Dealing with Disaster - FEMA Hardships Described
The focus is on FEMA, the federal agency that was criticized for moving too slowly in New Orleans. Surprisingly, there could be a FEMA employee living in your neighborhood, and you wouldn't even know it.
Maybe you'll recognize a name or two?
There's no other way to describe New Orleans; it's hot it's humid and it's not a whole lot of fun. I think it's a genuine desire to help people to feel like you're part of the solution.
There's a mechanic from Hallsville...
There's a musician and artist from Rocheport...
There's a Columbia firefighter and a mom...
"I'm a mom and I have 3 children what do they think of mom? They think she's awesome. Awesome and collecting a federal paycheck," commented Cathy Schiltz of the Missouri Task Force. "It's not the paycheck. We do so much training and this is the only time we get paid when we get deployed most of us would do it for nothing."
Doug Westhoff the Missouri Task Force leader in charge of the rescue team said, "We are temporary federal workers. Ultimately my job is to get them down here allow them to get in the work process."
There's an old saying don't quit your day job it's meant to be funny but in a situation like this it's far from it when it comes to the rescue workers who came here from Missouri their backgrounds might surprise you.
Yea when we get deployed we're a federal employee and in mid-Missouri
"No I'm not a federal employee I'm a company owner," said Ted Kettlewell of the Missouri Task Force.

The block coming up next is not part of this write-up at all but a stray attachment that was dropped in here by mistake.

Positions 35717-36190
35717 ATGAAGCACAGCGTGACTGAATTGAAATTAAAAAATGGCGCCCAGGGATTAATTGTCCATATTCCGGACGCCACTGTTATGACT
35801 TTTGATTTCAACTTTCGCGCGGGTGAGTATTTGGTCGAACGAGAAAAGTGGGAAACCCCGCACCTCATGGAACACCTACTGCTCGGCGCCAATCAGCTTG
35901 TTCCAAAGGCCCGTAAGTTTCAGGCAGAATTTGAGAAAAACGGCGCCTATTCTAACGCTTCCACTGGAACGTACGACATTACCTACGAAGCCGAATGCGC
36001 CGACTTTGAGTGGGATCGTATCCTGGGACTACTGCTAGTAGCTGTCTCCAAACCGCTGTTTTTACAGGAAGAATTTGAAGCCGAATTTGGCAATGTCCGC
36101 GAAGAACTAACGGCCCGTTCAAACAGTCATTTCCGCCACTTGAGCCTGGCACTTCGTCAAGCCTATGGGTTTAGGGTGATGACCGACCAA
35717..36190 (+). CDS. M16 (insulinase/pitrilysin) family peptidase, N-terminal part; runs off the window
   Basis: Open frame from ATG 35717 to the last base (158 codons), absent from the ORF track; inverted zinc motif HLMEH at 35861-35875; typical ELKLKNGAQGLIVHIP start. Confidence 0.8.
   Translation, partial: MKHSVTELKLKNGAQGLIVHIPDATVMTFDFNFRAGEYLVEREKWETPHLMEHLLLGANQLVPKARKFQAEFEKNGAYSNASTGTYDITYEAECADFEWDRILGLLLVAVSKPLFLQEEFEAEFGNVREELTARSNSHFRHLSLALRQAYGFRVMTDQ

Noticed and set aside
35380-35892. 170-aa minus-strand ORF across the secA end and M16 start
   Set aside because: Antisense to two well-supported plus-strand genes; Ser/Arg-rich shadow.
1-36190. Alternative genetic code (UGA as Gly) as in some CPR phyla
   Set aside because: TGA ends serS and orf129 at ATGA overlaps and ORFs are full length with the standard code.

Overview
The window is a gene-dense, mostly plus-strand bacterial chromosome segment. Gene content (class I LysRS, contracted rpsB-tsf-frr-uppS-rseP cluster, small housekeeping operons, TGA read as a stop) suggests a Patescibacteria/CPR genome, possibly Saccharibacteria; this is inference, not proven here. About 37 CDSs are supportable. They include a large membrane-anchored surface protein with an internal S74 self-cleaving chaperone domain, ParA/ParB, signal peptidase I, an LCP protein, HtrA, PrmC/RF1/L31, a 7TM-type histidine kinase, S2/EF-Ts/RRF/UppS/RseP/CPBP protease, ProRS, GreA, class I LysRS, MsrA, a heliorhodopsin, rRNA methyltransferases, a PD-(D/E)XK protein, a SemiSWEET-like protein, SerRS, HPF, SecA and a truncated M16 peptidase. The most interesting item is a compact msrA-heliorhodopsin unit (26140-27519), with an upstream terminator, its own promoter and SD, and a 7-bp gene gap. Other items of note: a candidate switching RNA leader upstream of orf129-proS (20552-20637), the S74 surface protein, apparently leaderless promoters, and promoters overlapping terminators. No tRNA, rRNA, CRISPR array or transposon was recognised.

But on this day, Ted Kettlewell is going door to door in a flooded New Orleans neighborhood.
"These uniforms get absolutely filthy they have to go through a complete decontamination cycle it's not glamorous," said Kettlewell.
Glamorous or not, Kettlewell is a group leader of this urban and search rescue team, also known as the Missouri Task Force-One.
Everything is a task force these days a lot of people hear it so much they don't know what they are and what they do. They don't fight crime.
"There are drug task forces and meth task force and we have nothing to do with that," said Missouri Task Forcer Keith Keller of Hallsville.
They're just everyday Mid-Missourians.
"I talked to my wife last night in Missouri some life moments but this is worth it; this is what we're trained for," said Mark Montgomery of Columbia.
Training one weekend a month, and not getting paid.
Walt Goodman of Rocheport said, "I do this as a volunteer; I guess they're paying us but I'd do it in a heartbeat."
And they went to New Orleans in a heartbeat.
Eric Jenkins is a FEMA boss in Kansas City. He says hiring temporary workers for emergencies makes sense..
"It's not rocket science a lot of it is just using common sense," said Jenkins
Each morning they get bandages for their blisters.
Paul Harris of Columbia said, "These guys and these boots and the working conditions; the muck they're working or just sweat intense labor these guys are working in it drains down in their boots. They're good boots but they only protect you from so much."
So much devastation. This is what temporary FEMA employees are trained to do. A lot of times people ask how can you do that you don't think about it you don't think how bad it is.
FEMA pays $25 an hour or more to the task force members. The Boone County Fire Protection District founded the task force back in 1996. It's made-up of 186 members. The group has been deployed six times.
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